The pathogenicity of the periodontal biofilm is highly dependent on a few key species, of which Porphyromonas gingivalis is considered to be one of the most important pathogens. P. gingivalis expresses a broad range of virulence factors, of these cysteine proteases (gingipains) are of special importance both for the bacterial survival/proliferation and for the pathological outcome. Several cell types, for example, epithelial cells, endothelial cells, dendritic cells, osteoblasts, and fibroblasts, reside in the periodontium and are part of the innate host response, as well as platelets, neutrophils, lymphocytes, and monocytes/macrophages. These cells recognize and respond to P. gingivalis and its components through pattern recognition receptors (PRRs), for example, Toll-like receptors and protease-activated receptors. Ligation of PRRs induces downstream-signaling pathways modifying the activity of transcription factors that regulates the expression of genes linked to inflammation. This is followed by the release of inflammatory mediators, for example, cytokines and reactive oxygen species. Periodontal disease is today considered to play a significant role in various systemic conditions such as cardiovascular disease (CVD). The mechanisms by which P. gingivalis and its virulence factors interact with host immune cells and contribute to the pathogenesis of periodontitis and CVD are far from completely understood.

Abstract [en]

Periodontitis - A Useful Reference is a comprehensive book compiled by a team of experts with the objective of providing an overview of the basic pathology of "periodontitis" and its implication on oral health and general systemic health. Periodontitis has become a global health burden in recent days. It is noteworthy that oral health is being considered as the mirror of general health and the study of oral-systemic health connections has advanced among scientists, clinicians, and the public as well. We wish the array of chapters that highlights the importance and impact of periodontal health could be a useful guide for the community of public, students, and clinicians.

Place, publisher, year, edition, pages
InTech, 2017
Keywords
Host-microbe interaction, immune cells, pathogen recognition receptors, intracellular signaling, inflammatory responses, Porphyromonas gingivalis, gingipains, LPS, cardiovascular disease, treatment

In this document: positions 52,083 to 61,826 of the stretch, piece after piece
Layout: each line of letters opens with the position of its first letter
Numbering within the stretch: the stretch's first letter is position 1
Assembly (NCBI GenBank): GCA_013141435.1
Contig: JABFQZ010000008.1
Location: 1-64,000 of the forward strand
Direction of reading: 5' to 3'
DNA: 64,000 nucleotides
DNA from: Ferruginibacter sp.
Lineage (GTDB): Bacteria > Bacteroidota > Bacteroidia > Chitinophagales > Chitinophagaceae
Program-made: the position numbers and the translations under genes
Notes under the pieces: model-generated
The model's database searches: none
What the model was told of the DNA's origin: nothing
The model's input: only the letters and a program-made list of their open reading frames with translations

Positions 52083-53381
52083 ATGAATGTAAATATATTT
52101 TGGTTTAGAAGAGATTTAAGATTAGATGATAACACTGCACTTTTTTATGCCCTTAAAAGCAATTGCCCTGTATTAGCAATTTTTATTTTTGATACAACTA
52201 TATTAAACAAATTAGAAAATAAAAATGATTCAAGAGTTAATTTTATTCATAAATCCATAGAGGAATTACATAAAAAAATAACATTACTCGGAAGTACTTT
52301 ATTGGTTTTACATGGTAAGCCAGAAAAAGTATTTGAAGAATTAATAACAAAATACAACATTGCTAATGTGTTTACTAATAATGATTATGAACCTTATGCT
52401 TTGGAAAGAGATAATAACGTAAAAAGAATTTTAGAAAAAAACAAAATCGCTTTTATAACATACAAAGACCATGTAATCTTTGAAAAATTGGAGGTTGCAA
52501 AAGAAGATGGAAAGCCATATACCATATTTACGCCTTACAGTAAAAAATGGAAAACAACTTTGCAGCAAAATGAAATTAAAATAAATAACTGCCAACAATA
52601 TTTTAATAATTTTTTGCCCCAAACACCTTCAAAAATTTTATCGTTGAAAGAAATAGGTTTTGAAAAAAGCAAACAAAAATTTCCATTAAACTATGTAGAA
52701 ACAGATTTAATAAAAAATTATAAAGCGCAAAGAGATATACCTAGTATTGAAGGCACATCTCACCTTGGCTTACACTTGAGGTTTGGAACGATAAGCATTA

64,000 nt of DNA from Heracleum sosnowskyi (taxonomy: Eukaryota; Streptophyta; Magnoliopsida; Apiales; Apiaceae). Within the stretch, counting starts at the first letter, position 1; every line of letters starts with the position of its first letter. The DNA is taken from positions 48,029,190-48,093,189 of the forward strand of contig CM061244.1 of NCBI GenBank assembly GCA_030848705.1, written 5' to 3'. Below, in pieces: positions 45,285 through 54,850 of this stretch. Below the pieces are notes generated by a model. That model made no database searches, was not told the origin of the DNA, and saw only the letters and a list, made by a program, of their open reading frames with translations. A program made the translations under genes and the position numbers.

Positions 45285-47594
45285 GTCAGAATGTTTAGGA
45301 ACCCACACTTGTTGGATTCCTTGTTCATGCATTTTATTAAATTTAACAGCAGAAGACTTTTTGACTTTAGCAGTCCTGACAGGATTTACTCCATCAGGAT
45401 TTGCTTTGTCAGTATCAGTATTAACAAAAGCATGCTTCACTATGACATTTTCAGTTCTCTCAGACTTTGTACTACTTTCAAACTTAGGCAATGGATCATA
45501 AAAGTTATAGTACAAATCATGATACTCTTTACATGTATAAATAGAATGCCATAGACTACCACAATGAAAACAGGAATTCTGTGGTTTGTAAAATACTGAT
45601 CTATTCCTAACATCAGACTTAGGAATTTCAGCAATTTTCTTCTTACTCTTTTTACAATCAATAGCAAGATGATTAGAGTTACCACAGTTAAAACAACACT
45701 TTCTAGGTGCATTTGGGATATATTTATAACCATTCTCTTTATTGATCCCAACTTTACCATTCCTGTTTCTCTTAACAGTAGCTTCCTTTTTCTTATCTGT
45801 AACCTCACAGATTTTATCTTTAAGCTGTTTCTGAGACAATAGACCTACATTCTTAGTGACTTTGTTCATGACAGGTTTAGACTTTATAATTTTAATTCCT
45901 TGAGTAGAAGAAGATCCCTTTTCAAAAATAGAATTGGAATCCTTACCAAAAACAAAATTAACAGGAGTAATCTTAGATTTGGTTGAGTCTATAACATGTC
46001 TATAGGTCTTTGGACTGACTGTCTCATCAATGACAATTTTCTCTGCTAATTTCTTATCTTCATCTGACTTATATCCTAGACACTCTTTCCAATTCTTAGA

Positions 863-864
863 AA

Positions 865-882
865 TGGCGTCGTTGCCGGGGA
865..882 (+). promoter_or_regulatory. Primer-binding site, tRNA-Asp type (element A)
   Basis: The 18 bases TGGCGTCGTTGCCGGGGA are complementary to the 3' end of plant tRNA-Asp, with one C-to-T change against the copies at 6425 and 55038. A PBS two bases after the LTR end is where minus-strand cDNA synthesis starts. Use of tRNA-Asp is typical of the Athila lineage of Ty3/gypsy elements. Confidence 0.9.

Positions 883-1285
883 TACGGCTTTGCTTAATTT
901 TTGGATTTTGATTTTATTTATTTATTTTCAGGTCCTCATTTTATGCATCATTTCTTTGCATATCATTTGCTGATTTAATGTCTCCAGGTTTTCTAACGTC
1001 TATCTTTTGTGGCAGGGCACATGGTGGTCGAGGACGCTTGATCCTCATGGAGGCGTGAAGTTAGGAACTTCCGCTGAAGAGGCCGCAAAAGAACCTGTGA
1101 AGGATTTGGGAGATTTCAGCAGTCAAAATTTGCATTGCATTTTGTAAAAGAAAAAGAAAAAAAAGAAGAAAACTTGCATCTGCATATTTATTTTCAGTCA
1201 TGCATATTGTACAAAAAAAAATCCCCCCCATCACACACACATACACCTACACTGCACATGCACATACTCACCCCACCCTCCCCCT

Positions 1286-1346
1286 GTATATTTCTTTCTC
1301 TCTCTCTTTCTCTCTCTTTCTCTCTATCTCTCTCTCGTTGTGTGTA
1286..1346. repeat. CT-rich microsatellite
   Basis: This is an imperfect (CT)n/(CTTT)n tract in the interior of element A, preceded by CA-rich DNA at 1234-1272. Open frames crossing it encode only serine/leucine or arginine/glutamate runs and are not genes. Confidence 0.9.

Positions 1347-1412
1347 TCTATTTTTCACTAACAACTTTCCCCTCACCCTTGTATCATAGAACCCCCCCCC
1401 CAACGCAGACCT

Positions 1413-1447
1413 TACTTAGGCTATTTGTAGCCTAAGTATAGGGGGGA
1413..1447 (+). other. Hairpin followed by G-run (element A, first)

National Category
Medical and Health Sciences Medical Bioscience
Research subject
Medicine; Biomedicine
Identifiers
urn:nbn:se:oru:diva-63388 (URN)978-953-51-3606-4 (ISBN)978-953-51-3605-7 (ISBN)
Available from: 2017-12-15 Created: 2017-12-15 Last updated: 2018-02-07Bibliographically approved
Bengtsson, T., Zhang, B., Selegård, R., Wiman, E., Aili, D. & Khalaf, H. (2017). Dual action of bacteriocin PLNC8 alpha beta through inhibition of Porphyromonas gingivalis infection and promotion of cell proliferation. Pathogens and Disease, 75(5), Article ID ftx064.
Open this publication in new window or tab >>Dual action of bacteriocin PLNC8 alpha beta through inhibition of Porphyromonas gingivalis infection and promotion of cell proliferation
Show others...
2017 (English)In: Pathogens and Disease, E-ISSN 2049-632X, Vol. 75, no 5, article id ftx064Article in journal (Refereed) Published
Abstract [en]

Periodontitis is a chronic inflammatory disease that is characterised by accumulation of pathogenic bacteria, including Porphyromonas gingivalis, in periodontal pockets. The lack of effective treatments has emphasised in an intense search for alternative methods to prevent bacterial colonisation and disease progression. Bacteriocins are bacterially produced antimicrobial peptides gaining increased consideration as alternatives to traditional antibiotics. We show rapid permeabilisation and aggregation of P. gingivalis by the two-peptide bacteriocin PLNC8 alpha beta. In a cell culture model, P. gingivalis was cytotoxic against gingival fibroblasts. The proteome profile of fibroblasts is severely affected by P. gingivalis, including induction of the ubiquitin-proteasome pathway. PLNC8 alpha beta enhanced the expression of growth factors and promoted cell proliferation, and suppressed proteins associated with apoptosis. PLNC8 alpha beta efficiently counteracted P. gingivalis-mediated cytotoxicity, increased expression of a large number of proteins and restored the levels of inflammatory mediators. In conclusion, we show that bacteriocin PLNC8 alpha beta displays dual effects by acting as a potent antimicrobial agent killing P. gingivalis and as a stimulatory factor promoting cell proliferation. We suggest preventive and therapeutical applications of PLNC8 alpha beta in periodontitis to supplement the host immune defence against P. gingivalis infection and support wound healing processes.